It is no small irony that a film titled Whitey is actually so morally grey. Once again, one of the great documentary auteurs Joe Berlinger has provided a wonderfully nuanced take on an extraordinarily complex case, providing the viewers with... More »
  

Sundance 2014 Review: CAMP X-RAY, A Work Of Moral Ambivalence

I was busy processing the ending of Camp X-Ray, a film about a soldier relating to prisoners in Guantanamo Bay, when I saw the credit - Executive Produced by David Gordon Green. It's hard to say just what effect this great... More »
  

Ambulante 2014 Review: COFFEE (CAFÉ), Another Look At Mexican Rural Life That Is Slightly Above Average

One of my favorite Mexican films of 2013 was Adrián Ortiz's documentary Elevator (Elevador), a really interesting look at the current decadent state of a Mexico City multi-family complex that once was a promised land. Now at Ambulante 2014, Elevator's... More »
  

Sundance 2014 Review: FRANK, A Fun Musical Mashup That Doesn't Quite Mesh

All the ingredients are her for me to adore Frank. You've got a quirky premise surrounding a bunch of musical fun, a standout performance by one of the world's best actors, a mix of the somber and the slapstick all... More »
  

Sundance 2014 Review: IMPERIAL DREAMS Is A Taut, Effective Social Drama

About two-thirds the way through Malik Vitthal's remarkable film, the lead character makes it plain - he's just trying "to do the right thing."Back in 1989, another African American filmmaker showed how doing the right thing wasn't always easy. Spike's... More »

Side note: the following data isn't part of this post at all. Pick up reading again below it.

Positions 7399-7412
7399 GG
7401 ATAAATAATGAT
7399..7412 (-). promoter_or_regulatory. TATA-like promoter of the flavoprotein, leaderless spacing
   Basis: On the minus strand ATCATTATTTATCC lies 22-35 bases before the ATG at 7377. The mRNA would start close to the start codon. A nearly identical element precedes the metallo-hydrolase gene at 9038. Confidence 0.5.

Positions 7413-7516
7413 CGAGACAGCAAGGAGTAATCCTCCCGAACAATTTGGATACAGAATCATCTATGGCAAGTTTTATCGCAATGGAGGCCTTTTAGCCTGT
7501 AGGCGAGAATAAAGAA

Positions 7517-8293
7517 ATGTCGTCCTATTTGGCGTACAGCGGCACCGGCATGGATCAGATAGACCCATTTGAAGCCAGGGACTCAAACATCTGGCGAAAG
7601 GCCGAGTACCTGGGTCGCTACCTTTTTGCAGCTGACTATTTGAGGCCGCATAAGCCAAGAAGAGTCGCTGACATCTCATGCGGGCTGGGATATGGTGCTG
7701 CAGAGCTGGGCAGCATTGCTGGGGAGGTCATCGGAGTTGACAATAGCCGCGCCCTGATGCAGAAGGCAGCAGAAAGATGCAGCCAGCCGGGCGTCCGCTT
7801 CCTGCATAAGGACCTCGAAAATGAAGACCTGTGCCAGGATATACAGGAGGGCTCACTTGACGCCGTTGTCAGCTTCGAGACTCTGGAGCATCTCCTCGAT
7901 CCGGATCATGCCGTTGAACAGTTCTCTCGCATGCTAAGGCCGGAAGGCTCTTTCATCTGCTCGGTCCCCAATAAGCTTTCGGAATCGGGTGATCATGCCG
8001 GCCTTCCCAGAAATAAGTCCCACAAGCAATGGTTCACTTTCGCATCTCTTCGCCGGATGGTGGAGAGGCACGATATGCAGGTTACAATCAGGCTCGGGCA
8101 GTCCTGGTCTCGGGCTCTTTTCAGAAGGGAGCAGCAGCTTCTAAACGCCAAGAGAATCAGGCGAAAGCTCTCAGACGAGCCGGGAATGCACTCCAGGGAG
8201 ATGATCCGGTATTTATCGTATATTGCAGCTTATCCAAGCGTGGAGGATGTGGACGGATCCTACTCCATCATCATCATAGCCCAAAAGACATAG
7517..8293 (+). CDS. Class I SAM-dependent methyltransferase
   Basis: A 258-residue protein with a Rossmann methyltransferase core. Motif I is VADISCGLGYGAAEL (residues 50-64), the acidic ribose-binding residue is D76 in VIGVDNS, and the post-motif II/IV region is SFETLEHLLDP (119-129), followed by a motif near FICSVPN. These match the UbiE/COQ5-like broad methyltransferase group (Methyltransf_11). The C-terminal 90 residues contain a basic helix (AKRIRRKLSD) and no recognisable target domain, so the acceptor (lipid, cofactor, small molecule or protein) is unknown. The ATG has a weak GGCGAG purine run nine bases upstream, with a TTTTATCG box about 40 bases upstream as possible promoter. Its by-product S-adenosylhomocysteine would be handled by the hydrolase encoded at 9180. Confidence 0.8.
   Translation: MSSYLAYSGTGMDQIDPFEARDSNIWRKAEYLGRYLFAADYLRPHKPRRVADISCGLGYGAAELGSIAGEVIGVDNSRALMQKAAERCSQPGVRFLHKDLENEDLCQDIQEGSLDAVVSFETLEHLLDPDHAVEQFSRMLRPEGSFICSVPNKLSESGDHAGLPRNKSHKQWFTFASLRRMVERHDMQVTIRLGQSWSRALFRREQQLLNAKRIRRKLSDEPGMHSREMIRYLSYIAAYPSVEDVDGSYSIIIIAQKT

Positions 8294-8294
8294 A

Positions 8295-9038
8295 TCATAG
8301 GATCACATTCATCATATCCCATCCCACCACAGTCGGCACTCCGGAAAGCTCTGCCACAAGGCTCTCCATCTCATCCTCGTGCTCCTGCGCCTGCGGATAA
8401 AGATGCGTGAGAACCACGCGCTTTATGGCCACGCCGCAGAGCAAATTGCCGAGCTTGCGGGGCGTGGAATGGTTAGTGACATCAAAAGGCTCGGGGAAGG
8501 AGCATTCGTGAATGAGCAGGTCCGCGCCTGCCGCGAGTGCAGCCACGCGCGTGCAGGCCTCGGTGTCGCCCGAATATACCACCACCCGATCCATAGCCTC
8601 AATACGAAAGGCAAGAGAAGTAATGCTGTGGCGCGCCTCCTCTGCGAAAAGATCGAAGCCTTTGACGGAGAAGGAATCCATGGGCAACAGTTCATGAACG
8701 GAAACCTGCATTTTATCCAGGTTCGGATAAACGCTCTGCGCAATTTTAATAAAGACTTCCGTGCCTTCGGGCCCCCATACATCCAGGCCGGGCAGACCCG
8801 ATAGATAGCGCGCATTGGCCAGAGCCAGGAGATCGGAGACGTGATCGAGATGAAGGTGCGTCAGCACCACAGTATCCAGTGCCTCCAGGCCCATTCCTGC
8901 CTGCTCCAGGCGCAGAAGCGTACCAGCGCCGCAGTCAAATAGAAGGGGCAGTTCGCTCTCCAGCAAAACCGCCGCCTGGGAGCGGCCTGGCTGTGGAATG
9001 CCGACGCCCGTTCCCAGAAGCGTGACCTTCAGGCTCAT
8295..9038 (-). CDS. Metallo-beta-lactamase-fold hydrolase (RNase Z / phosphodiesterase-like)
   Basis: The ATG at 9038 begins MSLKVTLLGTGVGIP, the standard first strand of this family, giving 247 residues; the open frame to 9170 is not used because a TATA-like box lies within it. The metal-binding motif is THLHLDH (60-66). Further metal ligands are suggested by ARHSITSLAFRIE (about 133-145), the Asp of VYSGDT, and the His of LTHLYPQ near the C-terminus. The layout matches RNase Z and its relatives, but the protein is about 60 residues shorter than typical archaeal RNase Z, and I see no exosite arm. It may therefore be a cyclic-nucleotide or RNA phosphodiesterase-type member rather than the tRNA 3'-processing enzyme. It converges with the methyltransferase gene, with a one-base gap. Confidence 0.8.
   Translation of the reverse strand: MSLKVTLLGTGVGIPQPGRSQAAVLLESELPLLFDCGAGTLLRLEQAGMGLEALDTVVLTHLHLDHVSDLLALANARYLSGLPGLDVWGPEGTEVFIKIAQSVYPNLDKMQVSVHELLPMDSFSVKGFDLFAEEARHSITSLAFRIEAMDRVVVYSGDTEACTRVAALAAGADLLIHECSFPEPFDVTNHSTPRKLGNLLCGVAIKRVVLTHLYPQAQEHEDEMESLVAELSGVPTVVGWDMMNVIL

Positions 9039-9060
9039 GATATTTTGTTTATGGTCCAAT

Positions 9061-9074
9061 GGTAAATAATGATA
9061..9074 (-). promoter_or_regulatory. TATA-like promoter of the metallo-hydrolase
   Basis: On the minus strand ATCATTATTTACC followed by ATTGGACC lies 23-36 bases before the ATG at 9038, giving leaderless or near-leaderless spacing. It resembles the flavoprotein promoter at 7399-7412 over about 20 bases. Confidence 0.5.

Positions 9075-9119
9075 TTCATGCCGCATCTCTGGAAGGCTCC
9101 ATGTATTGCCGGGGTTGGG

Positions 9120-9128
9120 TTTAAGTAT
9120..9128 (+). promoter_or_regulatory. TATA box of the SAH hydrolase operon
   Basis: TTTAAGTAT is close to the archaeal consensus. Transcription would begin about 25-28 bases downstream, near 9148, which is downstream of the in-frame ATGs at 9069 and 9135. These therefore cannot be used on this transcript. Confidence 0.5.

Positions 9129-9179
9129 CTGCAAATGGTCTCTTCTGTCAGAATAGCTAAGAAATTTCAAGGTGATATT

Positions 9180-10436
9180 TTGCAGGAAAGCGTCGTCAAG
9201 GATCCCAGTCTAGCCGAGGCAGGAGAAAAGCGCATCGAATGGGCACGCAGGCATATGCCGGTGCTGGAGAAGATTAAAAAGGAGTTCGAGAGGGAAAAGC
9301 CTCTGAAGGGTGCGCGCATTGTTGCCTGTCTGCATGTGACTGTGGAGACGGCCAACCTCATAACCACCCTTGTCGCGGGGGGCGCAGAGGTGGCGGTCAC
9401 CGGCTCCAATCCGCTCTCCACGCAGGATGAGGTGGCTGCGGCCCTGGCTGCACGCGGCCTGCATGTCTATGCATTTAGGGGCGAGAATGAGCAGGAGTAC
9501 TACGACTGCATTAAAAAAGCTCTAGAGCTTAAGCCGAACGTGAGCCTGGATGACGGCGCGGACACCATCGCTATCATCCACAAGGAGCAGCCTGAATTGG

Ambulante 2014 Review: DARKNESS (PENUMBRA) Follows A Deer Hunter Who Will Bore You To Death

After its world premiere at the IFFR 2013, Eduardo Villanueva's Darkness (original title: Penumbra) has had really good presence on the Mexican film festival circuit, as it was part of FICUNAM, Riviera Maya and most recently Morelia. And now it... More »
  

Sundance 2014 Review: RICH HILL Is A Striking Look At Poverty In America

When writing/directing team Andrew Droz Palermo and Tracy Droz Tragos focus their lens on three kids growing up in the ramshackle Missouri town of Rich Hill, it's not a pretty picture that is captured. Once a thriving mining village, now... More »
  

Sundance 2014 Review: The U.S. vs THE NOTORIOUS MR. BOUT Examines A "Merchant Of Death"

The Pussy Riot documentary, Pussy Riot: A Punk Prayer, had its world premiere last year at Sundance. The doc was co-directed by Russian filmmaker Maxin Pozdorovkin, who now is teamed with a different director (Tony Gerber), but returned to the... More »
  

Rotterdam 2014 Review: Miike Takashi's THE MOLE SONG - UNDERCOVER AGENT REIJI

(Rest assured that people of the fashion police will leave the cinema in tears...) An International Film Festival Rotterdam without a Miike Takashi film is almost unthinkable. Ever since Audition screened, back in 1999, the eclectic director has sent a... More »
By Ard Vijn   
  

Sundance 2014 Review: LIAR'S DICE Gives A Rising Star Another Chance To Shine

Indian independent cinema has been on the rise for the last couple of years. A rapid increase in visibility and growing interest in the biggest film industry in the world have fed this sudden surge in homespun tales of life... More »
By J Hurtado